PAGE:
Vacancies for seafarers

Our goal is to introduce innovations in the field of court recruiting. Optimizing the employment process and improving the efficiency of interaction between seafarers and shipowners.

Chief Engineer

2nd Engineer

Gas Engineer

Chief Officer


2nd Officer

3rd Officer


3rd Engineer

Electrical Engineer




Service Assistant


Technical Inventory Controller

Kids Animator




Technical Storekeeper

Electronic Officer

IT – System Manager

2nd Officer Safety

Staff Captain

1st Engineer

Staff Chief Engineer

Chief Electrical Engineer

Hotel Engineer

IT Officer

A/C Technician

Working at sea is one of the most discussed topics. Many make serious arguments against the maritime profession, while others find it incredibly attractive. Let’s discuss the positive and negative aspects of this profession, and draw our own conclusions.

Let’s move on to the positive aspects of marine vacancies:

  1. High salary: A river or sea profession can bring in a significant income. Even an ordinary sailor is paid well, and if he works in the oil and gas industry, his earnings will be even higher. Not surprisingly, job sites for seafarers are in huge demand.
  2. Career advancement: In the maritime industry, you can move up the career ladder much faster than on land. If you regularly perform your duties, acquire new skills and level up, then by the age of 30-35 you can become a captain.
  3. Travel: Many children dream of seeing the world. For the average person, this may be difficult, but for sailors, this is normal. In addition, sailors can get a job on a ship from any seaside point on the planet, so finding a job for a sailor, especially with experience, is not difficult.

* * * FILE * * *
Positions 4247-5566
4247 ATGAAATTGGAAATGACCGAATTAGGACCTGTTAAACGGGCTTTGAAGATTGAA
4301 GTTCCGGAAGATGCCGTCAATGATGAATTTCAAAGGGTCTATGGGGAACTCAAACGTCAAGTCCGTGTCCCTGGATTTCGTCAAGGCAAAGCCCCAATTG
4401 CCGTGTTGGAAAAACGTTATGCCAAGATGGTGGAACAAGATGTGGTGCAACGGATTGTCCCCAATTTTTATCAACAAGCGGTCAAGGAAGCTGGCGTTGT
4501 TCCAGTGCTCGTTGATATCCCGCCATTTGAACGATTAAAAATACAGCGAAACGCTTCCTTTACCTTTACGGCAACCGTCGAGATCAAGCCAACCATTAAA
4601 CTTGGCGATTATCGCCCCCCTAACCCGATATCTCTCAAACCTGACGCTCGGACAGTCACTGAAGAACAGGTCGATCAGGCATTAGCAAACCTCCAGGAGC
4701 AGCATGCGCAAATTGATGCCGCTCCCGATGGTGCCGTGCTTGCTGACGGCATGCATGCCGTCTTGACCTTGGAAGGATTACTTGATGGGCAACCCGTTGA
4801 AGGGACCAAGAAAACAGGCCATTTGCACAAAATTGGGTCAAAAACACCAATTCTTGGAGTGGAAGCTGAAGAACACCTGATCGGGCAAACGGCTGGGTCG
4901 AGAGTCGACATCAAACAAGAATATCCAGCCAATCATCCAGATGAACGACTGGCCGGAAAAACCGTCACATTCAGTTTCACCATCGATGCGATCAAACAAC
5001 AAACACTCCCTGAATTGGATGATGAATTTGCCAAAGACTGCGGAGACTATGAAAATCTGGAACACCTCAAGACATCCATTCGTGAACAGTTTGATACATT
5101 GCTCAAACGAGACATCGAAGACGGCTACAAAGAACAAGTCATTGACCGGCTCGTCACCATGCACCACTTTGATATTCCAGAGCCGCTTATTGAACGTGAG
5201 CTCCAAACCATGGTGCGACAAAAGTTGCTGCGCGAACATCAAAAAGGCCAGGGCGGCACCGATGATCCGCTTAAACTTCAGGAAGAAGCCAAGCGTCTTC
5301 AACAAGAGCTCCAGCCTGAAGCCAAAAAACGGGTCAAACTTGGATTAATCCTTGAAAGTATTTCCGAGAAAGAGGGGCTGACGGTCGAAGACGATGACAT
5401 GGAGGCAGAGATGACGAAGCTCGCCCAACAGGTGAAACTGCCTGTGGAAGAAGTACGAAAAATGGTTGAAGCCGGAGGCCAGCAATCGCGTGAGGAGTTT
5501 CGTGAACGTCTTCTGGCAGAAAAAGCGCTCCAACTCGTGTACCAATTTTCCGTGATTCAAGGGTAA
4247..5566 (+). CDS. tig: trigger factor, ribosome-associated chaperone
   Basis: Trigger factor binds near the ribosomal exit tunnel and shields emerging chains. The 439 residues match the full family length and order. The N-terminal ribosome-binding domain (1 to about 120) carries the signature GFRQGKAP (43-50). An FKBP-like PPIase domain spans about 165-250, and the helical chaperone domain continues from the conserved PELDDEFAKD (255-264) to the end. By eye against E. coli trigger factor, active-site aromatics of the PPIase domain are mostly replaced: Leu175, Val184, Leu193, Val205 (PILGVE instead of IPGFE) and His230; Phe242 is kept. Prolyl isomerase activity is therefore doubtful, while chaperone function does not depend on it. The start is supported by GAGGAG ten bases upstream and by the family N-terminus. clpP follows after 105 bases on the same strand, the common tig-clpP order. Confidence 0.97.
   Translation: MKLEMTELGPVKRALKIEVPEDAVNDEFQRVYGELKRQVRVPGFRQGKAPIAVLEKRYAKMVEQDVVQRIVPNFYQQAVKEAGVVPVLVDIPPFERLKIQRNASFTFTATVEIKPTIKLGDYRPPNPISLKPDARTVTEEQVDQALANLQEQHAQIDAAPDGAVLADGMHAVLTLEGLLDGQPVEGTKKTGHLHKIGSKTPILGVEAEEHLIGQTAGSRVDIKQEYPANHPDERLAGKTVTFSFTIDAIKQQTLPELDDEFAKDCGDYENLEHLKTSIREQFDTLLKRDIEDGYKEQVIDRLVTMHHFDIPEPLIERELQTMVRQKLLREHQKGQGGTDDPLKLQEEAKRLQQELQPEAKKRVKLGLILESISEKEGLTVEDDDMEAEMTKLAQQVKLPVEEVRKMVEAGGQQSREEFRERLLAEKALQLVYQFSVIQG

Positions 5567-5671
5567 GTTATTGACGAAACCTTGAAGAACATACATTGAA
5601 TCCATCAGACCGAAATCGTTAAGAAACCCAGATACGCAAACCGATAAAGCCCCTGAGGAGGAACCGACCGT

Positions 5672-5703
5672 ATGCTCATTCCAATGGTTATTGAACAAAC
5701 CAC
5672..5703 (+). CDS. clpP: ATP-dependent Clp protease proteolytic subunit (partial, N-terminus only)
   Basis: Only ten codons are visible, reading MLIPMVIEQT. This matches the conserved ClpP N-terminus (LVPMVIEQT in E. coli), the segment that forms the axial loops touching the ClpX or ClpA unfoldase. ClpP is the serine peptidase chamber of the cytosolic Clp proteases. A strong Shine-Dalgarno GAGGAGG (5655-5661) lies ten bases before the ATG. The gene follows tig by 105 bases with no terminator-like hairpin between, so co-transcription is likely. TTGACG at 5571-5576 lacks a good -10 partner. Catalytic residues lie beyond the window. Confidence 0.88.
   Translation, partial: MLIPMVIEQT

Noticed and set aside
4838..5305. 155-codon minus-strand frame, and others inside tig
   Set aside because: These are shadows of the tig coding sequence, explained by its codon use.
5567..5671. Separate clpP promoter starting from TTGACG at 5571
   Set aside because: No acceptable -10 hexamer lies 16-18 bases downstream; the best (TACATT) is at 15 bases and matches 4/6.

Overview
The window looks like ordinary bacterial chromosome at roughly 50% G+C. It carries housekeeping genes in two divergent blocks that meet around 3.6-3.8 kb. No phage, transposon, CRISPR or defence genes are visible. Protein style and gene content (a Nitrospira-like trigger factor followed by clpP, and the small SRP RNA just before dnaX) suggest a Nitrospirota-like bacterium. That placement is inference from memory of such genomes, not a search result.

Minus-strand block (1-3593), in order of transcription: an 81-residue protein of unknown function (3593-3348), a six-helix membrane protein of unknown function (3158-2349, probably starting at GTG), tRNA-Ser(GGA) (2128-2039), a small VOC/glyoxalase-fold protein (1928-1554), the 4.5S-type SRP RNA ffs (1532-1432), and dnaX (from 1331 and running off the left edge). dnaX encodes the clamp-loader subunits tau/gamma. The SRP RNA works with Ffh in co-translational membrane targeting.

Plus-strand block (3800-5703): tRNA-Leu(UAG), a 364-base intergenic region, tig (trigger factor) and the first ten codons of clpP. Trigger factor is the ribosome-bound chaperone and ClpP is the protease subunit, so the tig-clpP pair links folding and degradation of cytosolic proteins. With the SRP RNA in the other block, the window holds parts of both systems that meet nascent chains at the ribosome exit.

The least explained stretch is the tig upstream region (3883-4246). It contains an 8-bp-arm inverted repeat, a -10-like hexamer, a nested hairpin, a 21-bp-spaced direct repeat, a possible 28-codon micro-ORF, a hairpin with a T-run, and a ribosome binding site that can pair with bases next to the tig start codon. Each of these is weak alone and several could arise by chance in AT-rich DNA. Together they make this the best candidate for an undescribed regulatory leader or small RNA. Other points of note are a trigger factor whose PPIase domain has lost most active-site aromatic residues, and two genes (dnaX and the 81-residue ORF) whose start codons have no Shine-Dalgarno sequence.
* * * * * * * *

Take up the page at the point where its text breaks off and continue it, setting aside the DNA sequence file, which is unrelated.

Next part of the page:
In addition, working on a ship offers several attractive bonuses:

  1. Long Vacation: A sailor’s vacation can be as long as a sea job. Specialties in the maritime industry provide for vacations of four or six months.
  2. Full provision on the voyage: Shipowners provide seafarers with everything they need – work clothes, meals, payment for flights and accommodation. Working on a ship, you can save up a good amount of money.
  3. Cross-Culture Experience: Seafarers have the opportunity to meet different nationalities. They can discover the cuisine of other countries, learn their habits and rules. Working on offshore vessels also helps to improve foreign language skills.

Of course, there are also some negative points:

Separation from family: One of the main concerns of seafarers is prolonged separation from family. Spending six months away from loved ones is not easy, although today the Internet and mobile communications allow you to communicate at a distance.

Difficult working conditions: Physically, seafarers have to work at full capacity. Sometimes there are no days off, and the working day can exceed 12 hours. The shift schedule can be 6/6 hours, which is exhausting. Changing time zones also has an impact on the body. Add here the extreme conditions in which you have to work – tropical heat or extreme cold in the northern latitudes, as well as regular pitching, testing the vestibular apparatus, and you get an idea of \u200b\u200bthe working conditions of a sailor.

Dangers: There is a risk of serious injury on the ship, especially if the rules are not followed. In addition, some ships carry hazardous substances, increasing the risks. Pirates also pose a threat to the life and health of sailors. Therefore, when considering vacancies for seafarers, you should always clarify information about the route and destination of the vessel.

We examined the most relevant pros and cons of the work of a sailor. And the conclusions about how this profession is good or bad – you decide.

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